A few days ago, Sheryl Sandberg of the Lean In movement, and with the support of big names such as the Girl Scouts of America and Beyoncé, launched a new campaign: #BanBossy, aimed at the association of assertive girls with the pejorative “bossy” label.
I intended to write this post earlier in the week, but I found myself struggling to articulate my thoughts on the campaign and its message. This is mainly due to the fact that as an adult, I clearly understand the difference between “bossy” and “leader” or the “b-word” and “assertive”, but do children – male or female? Maybe some kids aren’t great leaders (yet), maybe they’re just plain bossy – and my (and others’) initial concern was that this campaign would help take away the child’s accountability for their bad behaviour.
But as I thought about it more, I began to appreciate the campaign and its message. Yes, #BanBossy is a simplistic message, but keep in mind that it’s not directed at adults, it’s for kids, and it’s to facilitate discussion and open up dialogue on how to encourage more girls to become leaders. Further to that, this campaign is taking a stand against the double standard that assertive young girls are labeled bossy (and later in live, worse) while young boys are not. This is hurting the leadership potential of our girls. Sheryl Sandberg and her supporters simply want to end this cycle, so that future generations of men and women are able to and “de-gender” negative attributes such as “domineering,” “pushy,” “bossy” and positive ones such as “assertive,” “passionate” and “leader”.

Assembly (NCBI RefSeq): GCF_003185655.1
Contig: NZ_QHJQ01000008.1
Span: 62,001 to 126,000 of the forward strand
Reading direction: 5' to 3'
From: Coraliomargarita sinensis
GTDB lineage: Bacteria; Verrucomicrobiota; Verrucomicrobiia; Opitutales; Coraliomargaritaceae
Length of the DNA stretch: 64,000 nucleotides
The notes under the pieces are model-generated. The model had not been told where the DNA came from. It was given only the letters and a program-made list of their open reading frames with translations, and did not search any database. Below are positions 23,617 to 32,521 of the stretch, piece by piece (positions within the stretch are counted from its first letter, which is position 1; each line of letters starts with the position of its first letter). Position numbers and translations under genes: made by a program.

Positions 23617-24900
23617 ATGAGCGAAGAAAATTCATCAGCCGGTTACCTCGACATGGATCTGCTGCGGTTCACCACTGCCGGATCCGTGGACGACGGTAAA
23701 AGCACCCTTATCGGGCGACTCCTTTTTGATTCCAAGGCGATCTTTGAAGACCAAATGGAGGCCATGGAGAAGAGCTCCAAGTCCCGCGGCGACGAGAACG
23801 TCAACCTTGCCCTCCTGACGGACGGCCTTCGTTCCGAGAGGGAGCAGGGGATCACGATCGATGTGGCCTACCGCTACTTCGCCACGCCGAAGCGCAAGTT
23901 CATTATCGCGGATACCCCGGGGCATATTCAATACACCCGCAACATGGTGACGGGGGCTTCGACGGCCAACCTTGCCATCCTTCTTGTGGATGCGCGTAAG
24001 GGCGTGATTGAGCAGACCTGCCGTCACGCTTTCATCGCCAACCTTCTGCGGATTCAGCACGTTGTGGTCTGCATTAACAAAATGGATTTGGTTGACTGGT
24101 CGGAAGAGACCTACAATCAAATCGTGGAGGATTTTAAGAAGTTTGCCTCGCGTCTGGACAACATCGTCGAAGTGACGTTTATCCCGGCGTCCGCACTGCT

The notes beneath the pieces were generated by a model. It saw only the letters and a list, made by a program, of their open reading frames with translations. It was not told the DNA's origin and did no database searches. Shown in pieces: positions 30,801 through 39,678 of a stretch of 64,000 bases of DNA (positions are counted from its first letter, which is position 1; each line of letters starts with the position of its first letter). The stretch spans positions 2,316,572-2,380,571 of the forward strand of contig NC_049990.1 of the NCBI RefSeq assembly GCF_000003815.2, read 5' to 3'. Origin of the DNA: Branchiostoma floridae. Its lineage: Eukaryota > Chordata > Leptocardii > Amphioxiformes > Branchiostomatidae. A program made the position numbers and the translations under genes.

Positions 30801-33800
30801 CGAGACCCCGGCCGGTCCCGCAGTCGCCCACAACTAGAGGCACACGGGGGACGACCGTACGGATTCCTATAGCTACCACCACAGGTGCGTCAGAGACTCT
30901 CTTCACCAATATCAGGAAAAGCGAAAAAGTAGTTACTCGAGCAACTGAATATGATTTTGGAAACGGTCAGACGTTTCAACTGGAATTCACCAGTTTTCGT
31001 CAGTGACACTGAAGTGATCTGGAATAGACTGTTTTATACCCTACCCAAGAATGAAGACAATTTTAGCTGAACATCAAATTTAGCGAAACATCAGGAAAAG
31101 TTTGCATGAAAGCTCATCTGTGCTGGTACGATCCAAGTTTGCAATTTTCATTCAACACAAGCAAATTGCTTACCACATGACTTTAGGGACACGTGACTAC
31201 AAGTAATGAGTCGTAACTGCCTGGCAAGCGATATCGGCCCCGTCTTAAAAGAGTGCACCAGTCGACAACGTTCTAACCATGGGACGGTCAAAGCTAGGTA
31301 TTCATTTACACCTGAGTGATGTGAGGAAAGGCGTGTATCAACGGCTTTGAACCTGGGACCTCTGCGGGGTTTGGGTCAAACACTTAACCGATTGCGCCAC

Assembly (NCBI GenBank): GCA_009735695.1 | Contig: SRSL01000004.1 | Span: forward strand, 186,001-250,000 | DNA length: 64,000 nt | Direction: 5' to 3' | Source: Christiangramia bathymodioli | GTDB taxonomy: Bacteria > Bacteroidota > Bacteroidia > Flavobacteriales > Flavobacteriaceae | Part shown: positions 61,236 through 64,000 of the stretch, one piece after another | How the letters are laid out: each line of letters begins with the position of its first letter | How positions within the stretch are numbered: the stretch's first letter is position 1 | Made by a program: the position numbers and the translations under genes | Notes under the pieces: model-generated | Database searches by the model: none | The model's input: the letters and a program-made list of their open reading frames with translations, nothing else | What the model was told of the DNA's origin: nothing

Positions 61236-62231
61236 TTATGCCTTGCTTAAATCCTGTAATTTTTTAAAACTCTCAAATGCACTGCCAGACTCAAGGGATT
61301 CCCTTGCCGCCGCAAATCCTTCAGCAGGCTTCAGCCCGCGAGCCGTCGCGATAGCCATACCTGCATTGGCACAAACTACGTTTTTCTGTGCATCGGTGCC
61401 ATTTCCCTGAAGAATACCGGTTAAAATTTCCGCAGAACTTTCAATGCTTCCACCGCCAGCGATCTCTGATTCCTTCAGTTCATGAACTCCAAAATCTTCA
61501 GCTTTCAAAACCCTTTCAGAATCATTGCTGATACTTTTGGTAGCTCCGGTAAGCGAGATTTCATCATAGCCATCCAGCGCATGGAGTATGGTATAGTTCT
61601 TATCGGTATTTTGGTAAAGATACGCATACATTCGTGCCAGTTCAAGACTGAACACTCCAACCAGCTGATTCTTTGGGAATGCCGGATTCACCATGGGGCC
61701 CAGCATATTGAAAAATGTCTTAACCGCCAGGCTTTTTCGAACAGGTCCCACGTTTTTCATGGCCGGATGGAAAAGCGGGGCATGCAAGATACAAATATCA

In your own workplaces, think and observe carefully when you come across feedback that includes the above negative attributes and ask yourself:
Is this negative attribute consistent with overall peer/management feedback?
Is the negative attribute assigned to a woman? Is this a trend within the organization?
Is this negative actually a positive, or could it be, after some behavioural adjustments?
Consider the hypothetical case of a young woman who some co-workers describe as “difficult” because she has extensive experience in her field, is truly passionate about the company, and therefore, has a lot of opinions that sometimes conflict with others’.
Perhaps she could improve her ability to convince and influence, but I wouldn’t necessarily call her difficult if she does a great job and contributes meaningful insight and expertise to whatever project she’s involved in. Especially if she’s respectful and is an otherwise great person. If this is the case, then it could be argued that she’s simply just passionate, assertive, and maybe a little rough around the edges –something that can be improved with proper feedback and coaching.
Bottom-line, incorrectly labeling anyone as bossy, pushy, or worse, can have a devastating impact on not just little girls, but grown women as well, and I applaud Sheryl Sandberg for take steps to change this.